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ABOUT US

Jason Fry and Greg Prince
Faith and Fear in Flushing made its debut on Feb. 16, 2005, the brainchild of two longtime friends and lifelong Met fans.

Greg Prince discovered the Mets when he was 6, during the magical summer of 1969. He is a Long Island-based writer, editor and communications consultant. Contact him here.

Jason Fry is a Brooklyn writer whose first memories include his mom leaping up and down cheering for Rusty Staub. Check out his other writing here.

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The Sandy Project

Not many books draw attention more for their subtitle than their title, but Baseball Maverick’s most striking come-on clearly sits below the marquee:

“How Sandy Alderson Revolutionized Baseball and Revived the Mets”

The unaffiliated reader might arch an eyebrow at the part in which one man is claimed to have transformed an entire sport, but that pales […]

That’s Life

Of the 25 fine reasons to read Game Of My Life: New York Mets, perhaps the one that comes out of the farthest reaches of left field is the best. That’s the chapter author Michael Garry devotes to Eric Hillman.

Eric Hillman you probably remember if you were an active Mets fan between 1992 and 1994. […]

The Life Gil Hodges Lived

Buddy Carlyle, baseball professional since 1996 yet a veteran of portions of only eight major league seasons to date, knows from whence he speaks when he says, “Baseball goes on. That’s the hardest thing to realize…it goes on without you.” It will go on with Buddy Carlyle on the Mets’ Opening Day roster Monday, just […]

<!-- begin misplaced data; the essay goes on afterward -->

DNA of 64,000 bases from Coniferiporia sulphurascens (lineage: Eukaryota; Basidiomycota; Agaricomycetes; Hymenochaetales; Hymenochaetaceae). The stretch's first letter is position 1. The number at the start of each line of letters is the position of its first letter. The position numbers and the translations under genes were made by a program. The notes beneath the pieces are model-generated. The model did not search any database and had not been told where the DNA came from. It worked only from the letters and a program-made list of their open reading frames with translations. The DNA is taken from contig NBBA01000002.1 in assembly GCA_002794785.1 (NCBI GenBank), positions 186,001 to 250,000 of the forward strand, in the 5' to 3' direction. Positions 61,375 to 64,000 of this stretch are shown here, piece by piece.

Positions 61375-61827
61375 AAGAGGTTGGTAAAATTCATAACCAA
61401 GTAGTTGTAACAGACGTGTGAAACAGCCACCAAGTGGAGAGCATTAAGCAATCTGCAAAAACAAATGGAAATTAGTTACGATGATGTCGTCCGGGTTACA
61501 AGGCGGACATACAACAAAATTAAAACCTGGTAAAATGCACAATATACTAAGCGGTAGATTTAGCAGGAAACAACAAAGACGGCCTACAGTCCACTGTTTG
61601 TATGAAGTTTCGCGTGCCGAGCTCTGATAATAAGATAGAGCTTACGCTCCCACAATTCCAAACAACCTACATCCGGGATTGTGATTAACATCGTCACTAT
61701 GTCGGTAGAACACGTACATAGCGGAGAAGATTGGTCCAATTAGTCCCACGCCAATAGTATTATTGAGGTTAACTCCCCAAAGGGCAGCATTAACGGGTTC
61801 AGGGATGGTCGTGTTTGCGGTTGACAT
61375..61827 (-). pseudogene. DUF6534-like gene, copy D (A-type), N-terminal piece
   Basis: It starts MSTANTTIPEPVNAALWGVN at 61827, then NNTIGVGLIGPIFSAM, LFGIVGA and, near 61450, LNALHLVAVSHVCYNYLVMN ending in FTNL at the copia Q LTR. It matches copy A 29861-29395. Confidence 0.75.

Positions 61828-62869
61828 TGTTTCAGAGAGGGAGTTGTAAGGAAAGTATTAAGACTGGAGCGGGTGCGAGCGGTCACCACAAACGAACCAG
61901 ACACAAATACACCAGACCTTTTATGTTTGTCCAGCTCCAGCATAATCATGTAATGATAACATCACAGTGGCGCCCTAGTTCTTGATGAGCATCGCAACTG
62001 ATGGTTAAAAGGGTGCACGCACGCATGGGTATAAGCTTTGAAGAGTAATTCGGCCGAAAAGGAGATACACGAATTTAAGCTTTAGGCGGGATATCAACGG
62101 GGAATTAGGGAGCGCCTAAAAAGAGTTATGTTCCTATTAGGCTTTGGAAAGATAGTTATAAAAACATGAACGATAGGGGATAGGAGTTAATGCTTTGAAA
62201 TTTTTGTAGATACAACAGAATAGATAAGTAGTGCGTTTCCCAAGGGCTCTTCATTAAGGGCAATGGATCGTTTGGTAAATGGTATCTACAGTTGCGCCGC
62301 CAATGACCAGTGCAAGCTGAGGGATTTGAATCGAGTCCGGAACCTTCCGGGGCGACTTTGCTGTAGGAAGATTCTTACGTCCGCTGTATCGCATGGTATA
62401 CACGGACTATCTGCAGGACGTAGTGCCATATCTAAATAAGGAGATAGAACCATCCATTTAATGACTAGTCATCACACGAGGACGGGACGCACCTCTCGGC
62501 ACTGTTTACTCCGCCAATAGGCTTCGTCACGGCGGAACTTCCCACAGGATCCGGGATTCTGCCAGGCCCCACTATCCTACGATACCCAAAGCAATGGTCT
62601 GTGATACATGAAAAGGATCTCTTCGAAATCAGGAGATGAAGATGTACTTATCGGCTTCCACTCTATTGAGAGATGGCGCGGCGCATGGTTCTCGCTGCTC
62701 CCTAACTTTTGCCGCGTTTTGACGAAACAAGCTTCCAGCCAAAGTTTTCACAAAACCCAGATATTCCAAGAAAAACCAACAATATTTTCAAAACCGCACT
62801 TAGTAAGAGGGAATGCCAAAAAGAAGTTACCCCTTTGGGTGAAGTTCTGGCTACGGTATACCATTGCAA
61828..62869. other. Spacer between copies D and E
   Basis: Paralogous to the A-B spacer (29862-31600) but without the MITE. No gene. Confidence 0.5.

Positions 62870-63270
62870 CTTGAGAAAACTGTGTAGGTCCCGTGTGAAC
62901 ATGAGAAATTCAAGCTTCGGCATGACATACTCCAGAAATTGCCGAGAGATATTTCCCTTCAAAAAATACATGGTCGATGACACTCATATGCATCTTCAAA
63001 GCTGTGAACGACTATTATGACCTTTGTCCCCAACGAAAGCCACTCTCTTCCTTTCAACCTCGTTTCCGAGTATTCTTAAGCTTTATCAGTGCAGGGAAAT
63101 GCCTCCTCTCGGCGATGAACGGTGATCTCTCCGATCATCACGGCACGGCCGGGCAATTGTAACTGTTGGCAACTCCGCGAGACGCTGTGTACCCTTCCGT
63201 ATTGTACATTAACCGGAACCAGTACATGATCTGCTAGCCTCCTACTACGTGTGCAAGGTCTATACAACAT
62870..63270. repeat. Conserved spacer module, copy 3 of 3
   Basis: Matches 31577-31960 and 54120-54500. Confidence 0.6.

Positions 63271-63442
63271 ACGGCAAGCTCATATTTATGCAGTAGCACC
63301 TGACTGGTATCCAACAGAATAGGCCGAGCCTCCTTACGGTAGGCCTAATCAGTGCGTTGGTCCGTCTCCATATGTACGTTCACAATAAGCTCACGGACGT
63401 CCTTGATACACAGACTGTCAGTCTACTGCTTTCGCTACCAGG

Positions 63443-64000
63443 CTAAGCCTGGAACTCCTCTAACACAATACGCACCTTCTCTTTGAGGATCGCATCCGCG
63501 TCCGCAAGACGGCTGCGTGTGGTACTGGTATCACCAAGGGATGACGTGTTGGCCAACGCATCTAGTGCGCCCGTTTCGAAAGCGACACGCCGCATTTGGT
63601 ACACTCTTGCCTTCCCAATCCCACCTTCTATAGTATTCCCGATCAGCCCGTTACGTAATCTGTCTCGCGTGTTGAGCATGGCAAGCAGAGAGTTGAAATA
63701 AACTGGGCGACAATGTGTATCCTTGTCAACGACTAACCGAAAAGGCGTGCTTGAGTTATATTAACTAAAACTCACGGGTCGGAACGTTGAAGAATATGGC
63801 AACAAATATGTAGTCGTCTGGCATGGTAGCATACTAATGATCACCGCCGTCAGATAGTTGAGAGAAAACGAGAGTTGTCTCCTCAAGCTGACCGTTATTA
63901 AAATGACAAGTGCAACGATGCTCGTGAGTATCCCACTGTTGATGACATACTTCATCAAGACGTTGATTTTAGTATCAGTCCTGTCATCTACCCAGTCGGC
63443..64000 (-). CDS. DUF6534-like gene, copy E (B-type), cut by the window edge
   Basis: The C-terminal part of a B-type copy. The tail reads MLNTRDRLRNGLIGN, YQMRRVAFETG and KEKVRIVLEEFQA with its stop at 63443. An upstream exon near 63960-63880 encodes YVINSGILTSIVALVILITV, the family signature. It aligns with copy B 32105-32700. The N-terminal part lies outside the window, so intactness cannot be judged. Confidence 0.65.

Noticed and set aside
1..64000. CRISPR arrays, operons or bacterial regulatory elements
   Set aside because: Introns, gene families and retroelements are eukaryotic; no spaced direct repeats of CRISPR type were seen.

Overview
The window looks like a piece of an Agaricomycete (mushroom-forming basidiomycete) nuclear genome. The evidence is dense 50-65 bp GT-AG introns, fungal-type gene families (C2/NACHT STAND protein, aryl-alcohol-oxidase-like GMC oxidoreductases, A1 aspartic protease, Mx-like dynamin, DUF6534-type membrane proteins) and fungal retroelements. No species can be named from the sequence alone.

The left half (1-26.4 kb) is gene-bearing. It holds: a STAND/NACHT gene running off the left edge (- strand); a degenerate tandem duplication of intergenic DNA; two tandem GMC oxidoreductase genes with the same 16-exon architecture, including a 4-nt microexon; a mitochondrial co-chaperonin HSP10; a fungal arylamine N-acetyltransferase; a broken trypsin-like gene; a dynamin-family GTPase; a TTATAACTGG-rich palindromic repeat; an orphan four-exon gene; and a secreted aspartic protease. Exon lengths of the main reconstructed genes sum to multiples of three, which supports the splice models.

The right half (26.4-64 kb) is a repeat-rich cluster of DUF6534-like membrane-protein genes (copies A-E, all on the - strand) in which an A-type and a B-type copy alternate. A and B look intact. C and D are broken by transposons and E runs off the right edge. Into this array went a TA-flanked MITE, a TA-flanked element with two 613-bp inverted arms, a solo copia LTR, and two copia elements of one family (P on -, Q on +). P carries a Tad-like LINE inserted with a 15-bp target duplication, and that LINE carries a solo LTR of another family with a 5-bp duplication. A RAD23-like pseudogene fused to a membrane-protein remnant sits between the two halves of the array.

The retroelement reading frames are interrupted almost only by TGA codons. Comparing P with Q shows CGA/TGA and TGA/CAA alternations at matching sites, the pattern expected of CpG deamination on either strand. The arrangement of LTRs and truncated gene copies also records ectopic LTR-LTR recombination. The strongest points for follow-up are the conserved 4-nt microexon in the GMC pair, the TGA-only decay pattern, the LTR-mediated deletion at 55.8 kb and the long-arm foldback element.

Meet the Mets Authors

Pitchers and catchers reported. Infielders and outfielders followed. Now it’s time for authors and books. March usually brings some promising titles of the Metsian variety, and this one has a couple to think about right off the bat. As a matter of fact, the authors of these books will be appearing in the Metropolitan Area […]

Immortals at Play

It’s a long way from Matty vanquishing Athletics in 1905 to MadBum mowing down Royals in 2014, though if you’ve pitched yourself into the same conversation, the gap grows short. In Game Five of the current World Series, Madison Bumgarner threw a shutout for the ages, certainly one that would have fit comfortably within the […]

Head of the Class

Aesthetics aside, the Mets’ extended residency in Philadelphia is going pretty well: three of four games have been captured, with one still waiting to be bagged. We’ve seen what Jonathon Niese can do for eight innings when his bullpen needs as much of a blow as he can provide it, we’ve seen how far Lucas […]

Takin’ Caryn Business

Friend of FAFIF Caryn Rose has not one but two baseball books out that you should know about. There’s the e-book anthology, One Girl, One Team, One City: The Best of Metsgrrl.com, collecting a series of evocative blog posts from her site’s 2006-2012 heyday. And there’s the novel, A Whole New Ballgame, which is available […]

The Beat Before the Tweet

The headline didn’t have much on The Onion. “Farnsworth,” it reported, “rides bus without being Met.” Well, I thought, that’s too bad. It would have been nice if somebody had picked up Farnsworth, but sometimes you just have to walk home from the bus stop.

Of course it didn’t require much of a double-take to realize […]

Deconstructing Harvey

The infrastructure of a baseball season encompasses a surfeit of components that don’t show up in the box score, including intramural dustups in March that dissolve into the murkiest of memories by May. They are as much part of the National Pastime landscape as the crack of the bat, the flight of the ball, the […]

‘Dude, Hit the Ball Hard’

Mike Piazza is a special instructor in Mets camp. He is among the most special of all Mets, so the title fits. Nice of him to swing by St. Lucie, just as it was good thinking on Jeff Wilpon’s part to invite him.

(We will now take the keyboard on which I’m typing out of play […]